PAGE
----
Ed Note: This article originally appeared on h-madness, a blog on the history of psychiatry. Psychiatric Tales (Bloomsbury 2011) is an autobiographic work that happens to explain mental illness in a succinct and novel way. It is already proving to be of use to both health professionals and mental health service clients. Published in the UK this year, its US release is scheduled for February 2011.
From the early 1970s and the beginnings of the confessional genre within alternative comics there has been a tendency within comics for the author to showcase his or her neuroses: one only has to consider the works of Robert Crumb or Justin Green. Notably few comics, however, have tackled major illnesses like schizophrenia and organic brain disease or the physical sequelae of mental illness. Psychiatric Tales helps to redress the balance.The focus is on mental health services within the United Kingdom’s National Health Service, the author’s experience as a worker within that framework, and also the author’s own mental health problems. In addition, the book chronicles the causal relationship between the former and the latter relating the trauma and personal cost of working in the caring profession, a subject rarely discussed.
The book is organized into chapters, although, this not being a textbook, there is no pretense at being a comprehensive survey. The first chapter, ‘Dementia Ward’, gives a peek into the day-to-day life of patients with organic brain disease and the people who are charged with caring for them. It catalogues the tragedy of dementia: the disintegration of both memory and personality; the regression into infantilism or the emergence of previously suppressed aggression. It is human nature to inject humor into hopeless or fearful situations, and Cunningham punctuates his grim stories with little jokes, such as his forgetting the keypad combination that allows access to the ward. It is apparent that, despite his self-professed gaucheness, Cunningham has an innate sense of comedy, timing and rhetoric.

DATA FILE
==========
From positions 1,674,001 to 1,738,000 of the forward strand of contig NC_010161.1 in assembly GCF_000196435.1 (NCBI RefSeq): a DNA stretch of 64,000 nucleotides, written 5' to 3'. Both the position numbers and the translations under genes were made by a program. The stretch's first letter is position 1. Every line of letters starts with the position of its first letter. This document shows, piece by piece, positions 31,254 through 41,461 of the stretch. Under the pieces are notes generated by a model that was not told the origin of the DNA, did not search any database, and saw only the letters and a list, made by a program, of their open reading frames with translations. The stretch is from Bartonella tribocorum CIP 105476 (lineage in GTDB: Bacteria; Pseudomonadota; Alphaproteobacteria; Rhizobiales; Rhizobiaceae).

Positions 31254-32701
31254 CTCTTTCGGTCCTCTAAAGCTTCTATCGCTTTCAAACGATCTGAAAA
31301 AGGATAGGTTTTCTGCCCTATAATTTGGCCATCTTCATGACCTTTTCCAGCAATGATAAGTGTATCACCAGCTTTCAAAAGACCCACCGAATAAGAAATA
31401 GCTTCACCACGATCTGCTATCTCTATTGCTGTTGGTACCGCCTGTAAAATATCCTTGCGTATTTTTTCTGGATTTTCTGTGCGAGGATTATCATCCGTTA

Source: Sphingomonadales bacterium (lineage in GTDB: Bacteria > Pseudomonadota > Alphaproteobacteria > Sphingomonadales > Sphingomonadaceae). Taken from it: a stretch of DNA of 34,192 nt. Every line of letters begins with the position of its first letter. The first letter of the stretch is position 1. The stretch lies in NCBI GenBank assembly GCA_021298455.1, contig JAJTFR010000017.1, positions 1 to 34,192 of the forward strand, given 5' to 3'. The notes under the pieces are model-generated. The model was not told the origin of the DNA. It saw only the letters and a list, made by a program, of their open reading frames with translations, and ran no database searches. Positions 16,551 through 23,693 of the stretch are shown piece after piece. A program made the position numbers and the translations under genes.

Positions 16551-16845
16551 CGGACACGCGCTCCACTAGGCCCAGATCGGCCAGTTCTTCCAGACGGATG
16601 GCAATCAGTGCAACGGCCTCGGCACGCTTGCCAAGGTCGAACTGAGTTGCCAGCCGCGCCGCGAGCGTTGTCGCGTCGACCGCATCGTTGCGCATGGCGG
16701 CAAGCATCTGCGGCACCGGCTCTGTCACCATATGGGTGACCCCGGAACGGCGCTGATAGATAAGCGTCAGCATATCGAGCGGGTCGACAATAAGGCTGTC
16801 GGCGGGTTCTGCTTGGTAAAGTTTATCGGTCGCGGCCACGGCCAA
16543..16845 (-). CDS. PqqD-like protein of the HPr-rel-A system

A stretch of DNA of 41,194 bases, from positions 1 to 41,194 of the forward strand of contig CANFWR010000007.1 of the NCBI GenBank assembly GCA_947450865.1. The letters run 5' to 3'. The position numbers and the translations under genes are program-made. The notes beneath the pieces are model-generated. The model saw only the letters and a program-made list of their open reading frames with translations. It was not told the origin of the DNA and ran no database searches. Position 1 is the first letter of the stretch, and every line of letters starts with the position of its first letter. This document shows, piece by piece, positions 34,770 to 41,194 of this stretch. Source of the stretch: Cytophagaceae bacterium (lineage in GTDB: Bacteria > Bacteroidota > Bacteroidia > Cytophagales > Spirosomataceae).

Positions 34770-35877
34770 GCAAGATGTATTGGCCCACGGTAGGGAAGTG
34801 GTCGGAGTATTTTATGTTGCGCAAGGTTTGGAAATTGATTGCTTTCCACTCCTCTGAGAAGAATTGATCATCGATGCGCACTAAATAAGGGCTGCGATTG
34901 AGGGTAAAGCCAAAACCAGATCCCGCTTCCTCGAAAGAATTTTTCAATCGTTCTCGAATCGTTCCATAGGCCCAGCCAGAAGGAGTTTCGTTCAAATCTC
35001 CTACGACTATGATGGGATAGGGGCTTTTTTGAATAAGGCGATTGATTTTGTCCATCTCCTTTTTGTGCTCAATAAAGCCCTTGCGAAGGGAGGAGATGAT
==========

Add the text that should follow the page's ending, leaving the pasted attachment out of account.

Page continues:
Successive chapters deal with self harm, schizophrenia, depression, anti-social personality disorder and so on. The chapter on schizophrenia stands out for its myth-busting power, dismantling the image of the dangerous psychotic axeman and replacing it with a more understanding portrait of the vulnerable, socially maladjusted victim. The cultural significance of mental illness is also examined in positive terms in the chapter entitled ‘People With Mental Illness Enrich Our Lives’, whilst ‘Suicide’ is a study of the damaging reverberations that follow the ultimate act of self-destruction: the pain, guilt and self-questioning of carers, family and friends. Cunningham confesses to being haunted for years by the death of one such patient, always wondering whether he could have done more to prevent the act.
What makes this work so valuable is that Darryl Cunningham has viewed mental illness from both perspectives: as carer and as a client. He has suffered from severe anxiety and depression, and has considered suicide himself. This graphic enquiry into mental illness formed part of his recovery yet the work is without a hint of melodrama or self pity, delivered in the neutral tone of an observer. His view might be characterized as a compassionate form of bio-social medicine, and Cunningham is positive about his recommendation of treatment with conventional medicines, taking time to explain that drugs such as antidepressants work in a slow and subtle manner, often causing side effects before any improvement is seen.
Darryl Cunningham is acutely aware of the discrimination and stigma that mental problems engender and Psychiatric Tales takes steps towards removing that stigma. He deserves the success he is beginning to find. This book will undoubtably touch many lives and it seems that his ‘failure’ in being unable to complete his nursing training, may well prove to be a blessing both to himself and to the many readers who will find inspiration and solace in his work.